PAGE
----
Thanks to Pete Wassell at Augmate and contributions from the companies who are the real veterans in head mounted displays, there was a very nice and informative showcase at the entrance to the Eureka Park in the Venetian.
I have personally been monitoring this sector for 15 years so this was a bit of a nostalgic experience for me. I was involved in the very early days with Reflection Technology who broke early ground. Then Microvision launched their Nomad product which sported a Virtual Retinal Display and in cooperation with Metaio, sold this into the automobile industry as a repair mechanic's aid.
If you think Google Glass is a breakthrough product you only have to look at what Vuzix (called Icuity then) and MicroOptical (myvu) launched in the late 1990's to see that this headworn display technology has been around for a while from these early innovators. The difference from then to now is that the belt or backpack worn PC that drove this is now completely headworn and in the case of the M100 from Vuzix, is a complete open platform Android OS device, so the Applications software can come from several sectors in parallel.
So the Journey from HMD's of 10+ years ago takes us right into a new era of Smart Glasses and Augmented Reality. Thank you Google for bringing this onto the radar screens of the potential user sectors. The Technology is now available and in the hands of developers!
Market researchers ABI predict that 2 million Smart Glasses type devices will be sold this year (2014). This seems a bit optimistic, but with Vuzix M100 commercially available now and Google Glass and Epson coming into general commercial availability in the next months it's at least a possibility from the supply side of the equation. This has never been the case before.
The next chapters in this story will be very interesting ones!
Virtual Reality, 3D, head tracking and HD video are coming now in smaller packages which are much more wearable. Whether laying back just watching a movie or especially when jumping around playing an action packed video game this is good news. The latest from Vuzix builds on many years of experience and delivers a comfortable large screen experience (stated by them as 55° FoV) and has head tracking, 720HD, 3D and compatibility with a large portfolio of games as with earlier models. Existing products (1200 series) available now, but the V720 coming in second half.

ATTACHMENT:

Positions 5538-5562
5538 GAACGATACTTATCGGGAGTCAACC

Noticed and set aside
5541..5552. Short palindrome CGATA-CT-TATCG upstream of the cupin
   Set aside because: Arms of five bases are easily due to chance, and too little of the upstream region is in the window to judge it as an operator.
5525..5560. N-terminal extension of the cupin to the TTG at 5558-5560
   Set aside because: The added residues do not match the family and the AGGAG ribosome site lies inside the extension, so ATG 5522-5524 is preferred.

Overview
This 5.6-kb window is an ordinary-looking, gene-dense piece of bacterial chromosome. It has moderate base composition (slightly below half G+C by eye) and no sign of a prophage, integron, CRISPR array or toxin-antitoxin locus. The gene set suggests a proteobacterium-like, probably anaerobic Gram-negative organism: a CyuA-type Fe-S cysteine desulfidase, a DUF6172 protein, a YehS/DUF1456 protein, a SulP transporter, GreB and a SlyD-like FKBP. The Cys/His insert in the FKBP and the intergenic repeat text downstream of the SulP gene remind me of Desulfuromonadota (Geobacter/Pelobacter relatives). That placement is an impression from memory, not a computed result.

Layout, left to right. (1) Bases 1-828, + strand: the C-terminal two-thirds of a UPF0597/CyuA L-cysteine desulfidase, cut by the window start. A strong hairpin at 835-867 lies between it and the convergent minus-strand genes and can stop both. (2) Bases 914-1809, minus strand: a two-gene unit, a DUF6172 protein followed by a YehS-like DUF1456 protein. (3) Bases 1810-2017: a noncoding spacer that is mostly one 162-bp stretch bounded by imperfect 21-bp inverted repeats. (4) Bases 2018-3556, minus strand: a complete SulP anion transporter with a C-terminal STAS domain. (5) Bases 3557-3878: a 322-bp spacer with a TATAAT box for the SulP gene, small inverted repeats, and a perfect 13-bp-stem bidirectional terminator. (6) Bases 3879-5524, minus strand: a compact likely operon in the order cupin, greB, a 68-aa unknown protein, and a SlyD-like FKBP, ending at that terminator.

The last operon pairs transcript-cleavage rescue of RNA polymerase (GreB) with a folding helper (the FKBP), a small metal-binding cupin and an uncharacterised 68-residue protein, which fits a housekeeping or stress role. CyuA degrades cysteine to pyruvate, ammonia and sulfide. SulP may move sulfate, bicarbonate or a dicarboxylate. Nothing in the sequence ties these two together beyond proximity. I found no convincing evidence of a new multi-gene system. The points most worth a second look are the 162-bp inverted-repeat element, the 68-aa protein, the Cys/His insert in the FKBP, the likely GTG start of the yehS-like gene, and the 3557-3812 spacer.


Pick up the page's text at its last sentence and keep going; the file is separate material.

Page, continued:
I saw and tried the Avegant Glyph at the press only Pepcom event. Reasonably nice unit, comfortable and the screen experience was okay, but couldn't focus my left eye so couldn't get the binocular image together. They said this was a problem with the prototype, but can't give this high marks without seeing the optics working properly. At this point it appears to be video viewing eyewear and not a VR games platform. Didn't get a clear idea of availability and what their initial products will be, but definitely one to watch. They are having a Show 'n Tell session in London next month, so I might get a better idea at that.
Sony showed a new HMD and it seemed to have all the bells and whistles, and must be considered a contender for many reasons. Not always easy to tell if this is a serious business initiative or an attention getter. As an attention getter it was a success for them at CES!
The one that gets the prize for bulky is the Oculus Rift. Every time I try one of these on I am amazed by the quality, but soon start feeling strange and have to take it off. I have yet to see anyone using these that wasn't holding on for dear life with two hands! The latest prototype that they showed that apparently do head tracking better (with an external camera) is even bigger.
everyone is excited, but it all reminds me of the 1990's! They seem to have gotten enough funding to get this right though.
Basically, if there is really a huge market for these they are on the right track, but unless they can connect with smartphones and do immersive 3D VR games I'm just not sure. They can of course do this for the video, but the head tracking and control channels are not yet standardised for this to happen soon. Come on Apple, get your API's in shape!
While strolling through the Gold Pavilion at CES I ran into this company called BarcodEye. They are writing Android Applications for the Vuzix M100 Smart glasses. This App simply takes to your line of sight the information associated with a barcode, QR code, etc. that the M100 camera picks up in your direction of glance.
Simple, but very effective way to read barcodes by just looking at them. Many applications which require hands to be free to do other tasks will benefit from these types of applications plugins. Since the M100 runs Android these can be easily adapted from Smartphone Apps or written from scratch.